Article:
HOT TOPIC: Pets in Cars

Over the past 10+ years pet owners have been spending more time traveling with their pets, especially those with dogs.  There are numerous explanations for this, with the primary reasons being that 1) pets are becoming more a part of the family and 2) communities are becoming more pet friendly (to accommodate for reason 1).  Many restaurants now allow leashed, well-behaved canines in their outdoor areas (as allowable by law).  More and more hotels are becoming pet friendly which makes it easier to travel long distances with pet companions.  Many neighborhoods have Dogipot Stations available to make clean up easy and convenient (though I personally do not find carrying around a small thing of doggie doo doo bags to be cumbersome).  It’s easier than ever to let Fido jump in the backseat of the car for a ride-along!

We must always remember to be mindful of our surroundings at all times when we have our pets with us.  Are there other animals in the area that might not be friendly, or that my pet might like to chase?  Is there something dangerous along our walking path (broken glass, chemicals, delicious trash)?  Is the temperature suitable for my pet?  There are several things to take into consideration, just as there are when you travel with your children.  For this post we are going to focus on the temperature factor.

It’s that time of year when the sun rises high in the sky and sets well into the late evening hours. With increased sunlight hours comes increased outdoor temperatures. We have all kinds of options for keeping cool such dressing loosely, turning on a fan, going for a swim, or relaxing in the air conditioning.  More daylight hours also tends to lead to increased activity outdoors.

I don’t know about all of you, but when the weather’s nice I enjoy outdoor activities with my dog.  We enjoy running, frisbee fetching, spending time at the beach or the neighbor’s pool, visiting with friends, boating, kayaking, or just hanging out and relaxing at the park.  Sometimes when we are traveling with our pets we need to make a pit-stop.  The gas tank might be getting low, you realized you forgot to pack water for the adventure that lies ahead, we need ice to fill up the coolers, or we just need to run into the grocery store and grab a bag of chips to go with the sandwiches that we packed for the picnic.

In the event that you need to leave your pet in the car for a short period of time, be aware that the temperature within your vehicle will increase over time.  The following is a chart that shows how the temperature of the interior of an enclosed vehicle in the sun changes over time.

How the interior temperature of an enclosed vehicle increases in the sun over time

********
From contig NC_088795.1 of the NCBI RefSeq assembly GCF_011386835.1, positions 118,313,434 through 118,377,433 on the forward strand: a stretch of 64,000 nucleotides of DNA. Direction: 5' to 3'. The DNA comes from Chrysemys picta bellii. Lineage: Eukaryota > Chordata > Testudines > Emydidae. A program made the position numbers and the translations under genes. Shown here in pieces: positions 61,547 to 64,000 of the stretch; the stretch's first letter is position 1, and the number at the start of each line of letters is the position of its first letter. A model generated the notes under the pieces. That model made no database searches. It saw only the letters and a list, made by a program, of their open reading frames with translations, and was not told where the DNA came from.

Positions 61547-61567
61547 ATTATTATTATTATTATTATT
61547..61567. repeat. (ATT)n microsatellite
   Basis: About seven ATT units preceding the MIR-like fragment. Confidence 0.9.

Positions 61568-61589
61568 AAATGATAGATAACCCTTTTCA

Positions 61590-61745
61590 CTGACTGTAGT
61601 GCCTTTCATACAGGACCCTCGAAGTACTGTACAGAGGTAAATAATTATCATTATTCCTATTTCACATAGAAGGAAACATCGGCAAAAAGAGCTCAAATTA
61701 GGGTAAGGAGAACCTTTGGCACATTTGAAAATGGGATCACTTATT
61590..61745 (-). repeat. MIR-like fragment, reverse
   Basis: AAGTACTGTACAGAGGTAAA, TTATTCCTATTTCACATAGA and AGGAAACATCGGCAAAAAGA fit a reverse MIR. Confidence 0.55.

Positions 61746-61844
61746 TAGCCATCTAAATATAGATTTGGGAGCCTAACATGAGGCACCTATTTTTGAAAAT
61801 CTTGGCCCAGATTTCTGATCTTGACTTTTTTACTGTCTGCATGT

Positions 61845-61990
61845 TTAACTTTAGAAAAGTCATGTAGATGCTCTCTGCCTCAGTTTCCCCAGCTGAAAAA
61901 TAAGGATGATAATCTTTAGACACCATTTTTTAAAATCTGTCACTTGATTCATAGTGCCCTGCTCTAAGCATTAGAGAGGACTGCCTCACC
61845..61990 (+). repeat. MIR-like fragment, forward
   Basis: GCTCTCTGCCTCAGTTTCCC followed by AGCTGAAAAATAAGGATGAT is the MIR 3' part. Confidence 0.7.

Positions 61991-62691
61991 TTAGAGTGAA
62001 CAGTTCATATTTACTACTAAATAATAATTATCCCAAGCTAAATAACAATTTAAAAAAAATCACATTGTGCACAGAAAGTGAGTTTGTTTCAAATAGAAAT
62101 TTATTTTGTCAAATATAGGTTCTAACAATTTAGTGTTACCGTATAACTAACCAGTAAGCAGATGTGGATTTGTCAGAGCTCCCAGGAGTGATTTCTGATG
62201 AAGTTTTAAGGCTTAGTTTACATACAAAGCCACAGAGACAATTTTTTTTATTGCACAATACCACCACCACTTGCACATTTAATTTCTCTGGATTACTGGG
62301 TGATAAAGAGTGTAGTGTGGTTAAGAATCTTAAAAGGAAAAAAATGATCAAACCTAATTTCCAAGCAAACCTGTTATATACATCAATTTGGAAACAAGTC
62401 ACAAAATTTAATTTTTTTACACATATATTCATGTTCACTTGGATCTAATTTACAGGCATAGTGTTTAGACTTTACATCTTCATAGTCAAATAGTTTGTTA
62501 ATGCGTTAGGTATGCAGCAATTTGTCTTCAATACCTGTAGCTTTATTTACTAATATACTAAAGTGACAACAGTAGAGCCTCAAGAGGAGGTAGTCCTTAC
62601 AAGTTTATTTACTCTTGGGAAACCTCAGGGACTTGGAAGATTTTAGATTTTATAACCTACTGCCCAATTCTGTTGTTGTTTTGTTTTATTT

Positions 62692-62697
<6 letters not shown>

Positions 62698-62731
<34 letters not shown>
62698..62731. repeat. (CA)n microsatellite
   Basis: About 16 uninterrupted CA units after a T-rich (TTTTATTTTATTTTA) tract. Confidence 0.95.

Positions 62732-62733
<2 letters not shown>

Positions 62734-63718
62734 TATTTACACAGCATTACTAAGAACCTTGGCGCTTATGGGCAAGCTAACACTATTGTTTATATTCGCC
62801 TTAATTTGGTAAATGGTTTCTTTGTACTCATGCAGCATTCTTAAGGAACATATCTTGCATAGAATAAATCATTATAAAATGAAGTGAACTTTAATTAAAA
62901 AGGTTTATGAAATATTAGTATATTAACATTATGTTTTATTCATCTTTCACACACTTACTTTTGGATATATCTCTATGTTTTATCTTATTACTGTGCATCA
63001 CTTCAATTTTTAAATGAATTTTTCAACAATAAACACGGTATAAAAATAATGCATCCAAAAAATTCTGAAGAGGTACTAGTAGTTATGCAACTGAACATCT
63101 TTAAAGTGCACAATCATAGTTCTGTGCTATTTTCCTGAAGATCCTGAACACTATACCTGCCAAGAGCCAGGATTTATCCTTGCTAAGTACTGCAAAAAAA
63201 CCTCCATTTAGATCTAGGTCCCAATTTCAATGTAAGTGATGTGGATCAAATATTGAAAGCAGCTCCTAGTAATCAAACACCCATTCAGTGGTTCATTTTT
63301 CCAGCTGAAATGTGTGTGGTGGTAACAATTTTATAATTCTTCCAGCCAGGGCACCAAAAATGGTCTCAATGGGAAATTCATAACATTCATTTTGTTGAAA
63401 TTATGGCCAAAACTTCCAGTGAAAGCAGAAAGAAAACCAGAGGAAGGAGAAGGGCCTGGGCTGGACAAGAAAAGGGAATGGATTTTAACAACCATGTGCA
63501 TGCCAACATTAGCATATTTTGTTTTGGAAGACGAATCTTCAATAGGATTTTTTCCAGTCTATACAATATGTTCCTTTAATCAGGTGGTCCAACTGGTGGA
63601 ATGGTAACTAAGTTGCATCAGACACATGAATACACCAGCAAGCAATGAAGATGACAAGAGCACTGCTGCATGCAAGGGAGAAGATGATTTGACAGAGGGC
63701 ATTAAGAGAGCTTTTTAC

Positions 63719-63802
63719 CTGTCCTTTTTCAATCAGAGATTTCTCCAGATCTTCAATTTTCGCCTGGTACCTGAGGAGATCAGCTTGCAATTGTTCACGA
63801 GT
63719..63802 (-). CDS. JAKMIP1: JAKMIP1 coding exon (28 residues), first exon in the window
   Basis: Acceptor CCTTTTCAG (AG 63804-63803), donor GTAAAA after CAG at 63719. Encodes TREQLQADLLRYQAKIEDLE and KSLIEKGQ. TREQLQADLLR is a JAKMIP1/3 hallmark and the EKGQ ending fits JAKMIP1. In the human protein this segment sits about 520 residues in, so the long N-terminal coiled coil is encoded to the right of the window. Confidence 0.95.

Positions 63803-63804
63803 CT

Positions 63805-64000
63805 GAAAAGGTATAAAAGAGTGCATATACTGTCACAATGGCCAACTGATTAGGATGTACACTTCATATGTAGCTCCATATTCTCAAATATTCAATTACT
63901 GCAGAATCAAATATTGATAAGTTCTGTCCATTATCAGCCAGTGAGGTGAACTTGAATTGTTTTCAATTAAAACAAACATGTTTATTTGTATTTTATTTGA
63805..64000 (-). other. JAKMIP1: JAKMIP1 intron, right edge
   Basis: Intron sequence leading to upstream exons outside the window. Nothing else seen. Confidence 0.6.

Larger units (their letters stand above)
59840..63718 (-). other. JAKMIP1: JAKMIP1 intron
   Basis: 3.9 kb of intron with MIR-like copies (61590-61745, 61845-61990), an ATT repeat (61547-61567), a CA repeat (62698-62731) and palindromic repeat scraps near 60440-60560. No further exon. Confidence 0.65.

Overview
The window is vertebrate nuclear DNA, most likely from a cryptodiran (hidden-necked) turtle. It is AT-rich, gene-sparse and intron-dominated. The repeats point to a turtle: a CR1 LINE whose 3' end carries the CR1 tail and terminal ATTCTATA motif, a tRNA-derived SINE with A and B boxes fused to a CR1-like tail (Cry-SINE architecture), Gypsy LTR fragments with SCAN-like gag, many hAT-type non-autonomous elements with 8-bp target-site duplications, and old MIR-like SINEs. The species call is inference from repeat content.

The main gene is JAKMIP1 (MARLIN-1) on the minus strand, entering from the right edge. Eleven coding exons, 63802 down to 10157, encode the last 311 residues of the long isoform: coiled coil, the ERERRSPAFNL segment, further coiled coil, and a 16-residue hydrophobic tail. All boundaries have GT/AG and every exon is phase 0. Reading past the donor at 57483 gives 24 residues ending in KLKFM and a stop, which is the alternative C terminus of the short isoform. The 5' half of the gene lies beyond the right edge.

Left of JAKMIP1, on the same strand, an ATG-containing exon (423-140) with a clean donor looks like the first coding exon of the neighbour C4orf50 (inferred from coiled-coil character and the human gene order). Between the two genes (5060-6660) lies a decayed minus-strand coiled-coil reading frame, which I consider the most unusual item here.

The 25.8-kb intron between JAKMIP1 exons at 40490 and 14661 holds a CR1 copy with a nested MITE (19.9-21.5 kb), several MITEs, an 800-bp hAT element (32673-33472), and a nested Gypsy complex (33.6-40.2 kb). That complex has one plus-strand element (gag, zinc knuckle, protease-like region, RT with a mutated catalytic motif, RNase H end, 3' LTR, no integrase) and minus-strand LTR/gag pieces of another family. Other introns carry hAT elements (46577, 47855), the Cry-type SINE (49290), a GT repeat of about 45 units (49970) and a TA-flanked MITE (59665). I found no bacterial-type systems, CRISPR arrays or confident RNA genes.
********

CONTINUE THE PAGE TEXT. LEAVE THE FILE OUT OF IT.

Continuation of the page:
Once again, this is the temperature increase of an enclosed vehicle in the sun.  If you must leave your pet in the car to run into the store, please keep the following safety tips in mind:

  • Park in a well shaded area.
  • Keep the windows down at a level that is safe for your pet.  If you have a dog that is likely to jump out of an open window, don’t leave the window down all the way!  If you have a cat that can squeeze through a cracked window, just crack it to a point at which your cat can’t escape.
  • Keep your vehicle running with the air conditioning on.
  • If your pet is in a carrier, or if you have a pet that is well-behaved on a leash, you can likely get by with taking your pet with you into the store.
  • Keep your pit-stops brief.
  • If you have a tendency to get side-tracked, have diarrhea of the mouth when you meet people in the store that you know (or are just meeting), or if your quest for 2 or 3 items often turns into a cart-full, I recommend you never make a pit-stop while your pet is with you.

It is safe for you to travel with your pet, even in the summer months.  Just be mindful and keep any time away from your pet to an absolute minimum.  After all, you wanted to spend time with your pet, didn’t you?  Then do just that!

A message to everyone; pet owners, pet lovers, PETA, HSUS, Animal Welfare Institutions, Animal Rescue Organizations, Animal Control Officers, etc.  I understand that there is a concern for pets that are left alone in vehicles, especially in the extreme temperature months.  Should they be left in vehicles unattended?  Probably not.  Can they be left unattended in vehicles safely?  Absolutely.

If you happen upon an unattended animal in a vehicle, look at the time on your watch/smartphone/car clock.  If the animal appears to be in distress, contact the local animal authorities ASAP!  NEVER take it upon yourself to break a car window or break into a vehicle with an animal in it.  For one, you don’t know that the animal inside isn’t dangerous toward strangers!  Also, you may have just pulled up beside the vehicle as the owner was just entering the store.  A barking, whining or panting dog does NOT indicate distress (at least in terms of temperature).  Perhaps that dog suffers from separation anxiety and it acts out whenever the owner is out of sight (hence why the owner takes it with her regularly).